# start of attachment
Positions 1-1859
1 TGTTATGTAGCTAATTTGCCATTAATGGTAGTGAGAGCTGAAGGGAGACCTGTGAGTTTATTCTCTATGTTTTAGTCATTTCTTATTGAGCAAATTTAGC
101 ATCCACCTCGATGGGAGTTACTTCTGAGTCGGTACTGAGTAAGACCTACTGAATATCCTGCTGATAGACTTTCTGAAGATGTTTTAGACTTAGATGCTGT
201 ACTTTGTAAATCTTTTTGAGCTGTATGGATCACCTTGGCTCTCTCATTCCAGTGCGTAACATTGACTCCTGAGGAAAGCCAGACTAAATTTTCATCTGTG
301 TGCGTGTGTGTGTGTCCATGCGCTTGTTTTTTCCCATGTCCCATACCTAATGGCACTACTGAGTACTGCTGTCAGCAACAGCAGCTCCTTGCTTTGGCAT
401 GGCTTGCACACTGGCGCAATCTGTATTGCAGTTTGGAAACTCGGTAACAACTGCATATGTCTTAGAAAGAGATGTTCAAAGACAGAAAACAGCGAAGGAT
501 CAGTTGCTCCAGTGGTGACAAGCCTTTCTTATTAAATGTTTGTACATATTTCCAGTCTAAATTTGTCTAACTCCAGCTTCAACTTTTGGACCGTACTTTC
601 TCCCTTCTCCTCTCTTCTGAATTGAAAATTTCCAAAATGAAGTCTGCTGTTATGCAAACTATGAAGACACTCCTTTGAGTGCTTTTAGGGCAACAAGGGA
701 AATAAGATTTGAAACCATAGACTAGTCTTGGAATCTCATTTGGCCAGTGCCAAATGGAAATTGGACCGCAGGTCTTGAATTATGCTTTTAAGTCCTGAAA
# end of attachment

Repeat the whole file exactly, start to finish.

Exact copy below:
Positions 1-1859
1 TGTTATGTAGCTAATTTGCCATTAATGGTAGTGAGAGCTGAAGGGAGACCTGTGAGTTTATTCTCTATGTTTTAGTCATTTCTTATTGAGCAAATTTAGC
101 ATCCACCTCGATGGGAGTTACTTCTGAGTCGGTACTGAGTAAGACCTACTGAATATCCTGCTGATAGACTTTCTGAAGATGTTTTAGACTTAGATGCTGT
201 ACTTTGTAAATCTTTTTGAGCTGTATGGATCACCTTGGCTCTCTCATTCCAGTGCGTAACATTGACTCCTGAGGAAAGCCAGACTAAATTTTCATCTGTG
301 TGCGTGTGTGTGTGTCCATGCGCTTGTTTTTTCCCATGTCCCATACCTAATGGCACTACTGAGTACTGCTGTCAGCAACAGCAGCTCCTTGCTTTGGCAT
401 GGCTTGCACACTGGCGCAATCTGTATTGCAGTTTGGAAACTCGGTAACAACTGCATATGTCTTAGAAAGAGATGTTCAAAGACAGAAAACAGCGAAGGAT
501 CAGTTGCTCCAGTGGTGACAAGCCTTTCTTATTAAATGTTTGTACATATTTCCAGTCTAAATTTGTCTAACTCCAGCTTCAACTTTTGGACCGTACTTTC
601 TCCCTTCTCCTCTCTTCTGAATTGAAAATTTCCAAAATGAAGTCTGCTGTTATGCAAACTATGAAGACACTCCTTTGAGTGCTTTTAGGGCAACAAGGGA
701 AATAAGATTTGAAACCATAGACTAGTCTTGGAATCTCATTTGGCCAGTGCCAAATGGAAATTGGACCGCAGGTCTTGAATTATGCTTTTAAGTCCTGAAA